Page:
05/25/2011 10:04 EDT | Updated 07/25/2011 05:12 EDT

OECD 'Better Life Index': Canada Ranks High

(CBC) -- Canadians make more, work less, are happier with their lives and better educated than most residents of the 34 countries that make up the Organization for Economic Cooperation and Development, a new index suggests.

The OECD launched the "better life index" Tuesday, which allows comparisons between the member countries that go beyond the traditional economic measures, such as gross domestic product.

"Canada performs exceptionally well in measures of well-being," the agency said, citing statistics such as:

Nearly four out of five Canadians are satisfied with their lives, compared with three out of five for the OECD as a whole.

Average Canadian household income of $27,015 US in 2008, more than $4,700 above the OECD average.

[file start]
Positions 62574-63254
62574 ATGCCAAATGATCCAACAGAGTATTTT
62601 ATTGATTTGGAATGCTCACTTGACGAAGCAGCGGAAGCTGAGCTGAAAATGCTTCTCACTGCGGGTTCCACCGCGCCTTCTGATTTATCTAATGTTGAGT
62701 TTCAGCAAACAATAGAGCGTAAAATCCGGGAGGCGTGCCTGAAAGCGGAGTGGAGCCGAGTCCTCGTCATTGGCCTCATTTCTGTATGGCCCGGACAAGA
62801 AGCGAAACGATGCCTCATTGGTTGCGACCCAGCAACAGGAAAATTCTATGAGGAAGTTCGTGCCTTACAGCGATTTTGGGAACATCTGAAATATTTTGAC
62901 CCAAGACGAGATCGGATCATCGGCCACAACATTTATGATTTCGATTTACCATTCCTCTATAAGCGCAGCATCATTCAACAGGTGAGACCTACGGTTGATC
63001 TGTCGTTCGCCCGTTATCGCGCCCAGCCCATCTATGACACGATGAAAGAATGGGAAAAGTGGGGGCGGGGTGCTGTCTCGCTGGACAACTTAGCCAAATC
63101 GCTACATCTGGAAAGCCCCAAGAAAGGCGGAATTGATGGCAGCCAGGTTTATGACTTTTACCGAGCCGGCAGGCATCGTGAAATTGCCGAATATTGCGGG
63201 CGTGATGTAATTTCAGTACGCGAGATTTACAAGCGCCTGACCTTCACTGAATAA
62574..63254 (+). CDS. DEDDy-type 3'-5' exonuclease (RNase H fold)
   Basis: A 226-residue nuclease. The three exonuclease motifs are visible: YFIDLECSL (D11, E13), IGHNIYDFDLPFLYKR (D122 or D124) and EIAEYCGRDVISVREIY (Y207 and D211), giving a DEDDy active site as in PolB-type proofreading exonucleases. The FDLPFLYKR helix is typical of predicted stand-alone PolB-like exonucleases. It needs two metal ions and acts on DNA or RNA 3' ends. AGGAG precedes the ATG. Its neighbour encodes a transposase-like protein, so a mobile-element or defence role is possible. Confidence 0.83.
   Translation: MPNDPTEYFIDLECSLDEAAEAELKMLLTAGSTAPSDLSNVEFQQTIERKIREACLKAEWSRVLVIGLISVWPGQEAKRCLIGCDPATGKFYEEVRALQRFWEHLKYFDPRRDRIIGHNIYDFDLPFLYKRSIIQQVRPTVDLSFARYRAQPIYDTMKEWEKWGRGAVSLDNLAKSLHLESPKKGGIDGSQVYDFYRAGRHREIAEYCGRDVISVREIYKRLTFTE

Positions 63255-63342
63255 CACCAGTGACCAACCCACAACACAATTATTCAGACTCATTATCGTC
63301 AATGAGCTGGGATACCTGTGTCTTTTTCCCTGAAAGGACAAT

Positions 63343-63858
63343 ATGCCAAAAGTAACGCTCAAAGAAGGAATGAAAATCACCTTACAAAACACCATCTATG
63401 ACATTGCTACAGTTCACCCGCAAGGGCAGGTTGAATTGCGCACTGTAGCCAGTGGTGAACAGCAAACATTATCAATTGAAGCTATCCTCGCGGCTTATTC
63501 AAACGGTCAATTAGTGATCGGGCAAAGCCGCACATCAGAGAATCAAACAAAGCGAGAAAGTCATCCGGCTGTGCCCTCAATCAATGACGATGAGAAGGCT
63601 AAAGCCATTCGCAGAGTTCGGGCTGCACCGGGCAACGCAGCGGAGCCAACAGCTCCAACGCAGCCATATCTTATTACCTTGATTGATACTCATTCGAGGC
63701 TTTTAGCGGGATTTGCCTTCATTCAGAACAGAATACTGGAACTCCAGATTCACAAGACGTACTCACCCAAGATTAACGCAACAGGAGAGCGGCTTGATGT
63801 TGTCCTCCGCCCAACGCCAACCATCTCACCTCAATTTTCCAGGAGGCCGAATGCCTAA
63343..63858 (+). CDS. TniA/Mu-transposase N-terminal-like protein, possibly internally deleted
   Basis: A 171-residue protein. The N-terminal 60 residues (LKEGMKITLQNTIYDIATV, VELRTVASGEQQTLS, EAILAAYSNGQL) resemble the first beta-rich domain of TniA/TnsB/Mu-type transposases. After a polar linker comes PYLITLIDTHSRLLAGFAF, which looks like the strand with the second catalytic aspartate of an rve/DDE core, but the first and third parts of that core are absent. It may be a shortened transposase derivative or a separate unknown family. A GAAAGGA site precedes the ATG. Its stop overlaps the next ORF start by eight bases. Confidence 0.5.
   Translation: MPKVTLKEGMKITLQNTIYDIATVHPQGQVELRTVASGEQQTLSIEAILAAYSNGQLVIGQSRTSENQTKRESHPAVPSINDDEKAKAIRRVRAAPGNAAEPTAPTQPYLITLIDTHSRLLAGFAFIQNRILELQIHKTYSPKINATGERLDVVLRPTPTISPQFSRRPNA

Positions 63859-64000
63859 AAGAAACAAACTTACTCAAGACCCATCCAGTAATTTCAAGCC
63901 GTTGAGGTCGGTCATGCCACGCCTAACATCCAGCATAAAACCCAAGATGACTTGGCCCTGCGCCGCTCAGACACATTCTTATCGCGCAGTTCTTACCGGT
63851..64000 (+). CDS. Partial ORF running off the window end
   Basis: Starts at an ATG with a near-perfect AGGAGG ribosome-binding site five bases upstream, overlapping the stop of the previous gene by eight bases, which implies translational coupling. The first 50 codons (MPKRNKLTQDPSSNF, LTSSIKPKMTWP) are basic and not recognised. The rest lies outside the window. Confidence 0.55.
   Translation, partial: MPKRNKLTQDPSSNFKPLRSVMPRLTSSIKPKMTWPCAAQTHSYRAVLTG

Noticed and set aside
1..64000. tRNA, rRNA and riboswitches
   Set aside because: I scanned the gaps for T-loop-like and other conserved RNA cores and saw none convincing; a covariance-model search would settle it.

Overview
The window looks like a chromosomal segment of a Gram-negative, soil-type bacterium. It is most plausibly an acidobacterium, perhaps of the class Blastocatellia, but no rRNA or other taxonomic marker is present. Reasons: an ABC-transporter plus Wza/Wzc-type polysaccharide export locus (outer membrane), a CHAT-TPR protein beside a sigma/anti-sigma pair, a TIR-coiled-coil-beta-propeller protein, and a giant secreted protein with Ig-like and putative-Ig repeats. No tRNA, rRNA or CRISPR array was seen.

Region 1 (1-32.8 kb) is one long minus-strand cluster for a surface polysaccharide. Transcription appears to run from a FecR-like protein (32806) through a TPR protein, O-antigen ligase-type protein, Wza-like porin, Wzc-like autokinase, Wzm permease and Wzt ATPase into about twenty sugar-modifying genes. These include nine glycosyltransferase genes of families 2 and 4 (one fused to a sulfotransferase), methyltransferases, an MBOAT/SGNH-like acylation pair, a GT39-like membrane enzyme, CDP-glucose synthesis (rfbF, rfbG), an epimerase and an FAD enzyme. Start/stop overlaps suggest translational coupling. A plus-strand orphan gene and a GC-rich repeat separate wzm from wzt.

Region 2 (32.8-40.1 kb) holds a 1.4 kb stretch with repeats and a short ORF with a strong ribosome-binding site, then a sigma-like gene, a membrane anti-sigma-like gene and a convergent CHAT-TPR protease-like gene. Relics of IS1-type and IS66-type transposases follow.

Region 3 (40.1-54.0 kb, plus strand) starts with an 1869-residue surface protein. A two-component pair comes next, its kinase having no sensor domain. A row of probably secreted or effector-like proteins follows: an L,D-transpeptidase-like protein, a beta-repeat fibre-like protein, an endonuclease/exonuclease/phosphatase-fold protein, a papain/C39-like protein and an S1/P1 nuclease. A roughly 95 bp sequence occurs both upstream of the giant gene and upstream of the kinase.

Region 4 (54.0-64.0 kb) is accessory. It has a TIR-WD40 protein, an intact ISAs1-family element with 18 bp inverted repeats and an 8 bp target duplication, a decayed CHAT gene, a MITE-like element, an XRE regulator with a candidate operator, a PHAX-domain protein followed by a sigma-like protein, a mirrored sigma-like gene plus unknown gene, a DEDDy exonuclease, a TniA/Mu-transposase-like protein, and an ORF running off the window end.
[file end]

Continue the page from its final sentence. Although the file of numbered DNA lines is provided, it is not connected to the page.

Nearly 72 per cent of Canadians 15 to 64 have a paid job, above the OECD average of 65 per cent.

Canadians work 40 hours less per year than the OECD average.

About 87 per cent of Canadians have the equivalent of a high-school diploma, much higher than the OECD average of 73 per cent.

Life expectancy in Canada is 80.7 years, a year above the OECD average.

The level of atmospheric PM10, tiny particles that are small enough to damage the lungs, is 15 micrograms per cubic metre, lower than the OECD average of 22.

But in terms of voter turnout, "a measure of public trust in government and of citizens' participation in the political process," Canada ranks at 60 per cent, below the OECD average of 72 per cent.

Canada's rankings are based on assigning an equal weight to each of 11 topics. But using the OECD's interactive index, individuals can adjust the weight of the topics and create their own index. The 11 items are housing, income, jobs, community, education, environment, governance, health, life satisfaction, safety and work-life balance.

The index "has extraordinary potential to help us deliver better policies for better lives," said OECD secretary general Angel Gurría.

It's part of an OECD plan to measure well-being and progress.

The organization includes many European countries, the U.S., Mexico, Australia and New Zealand.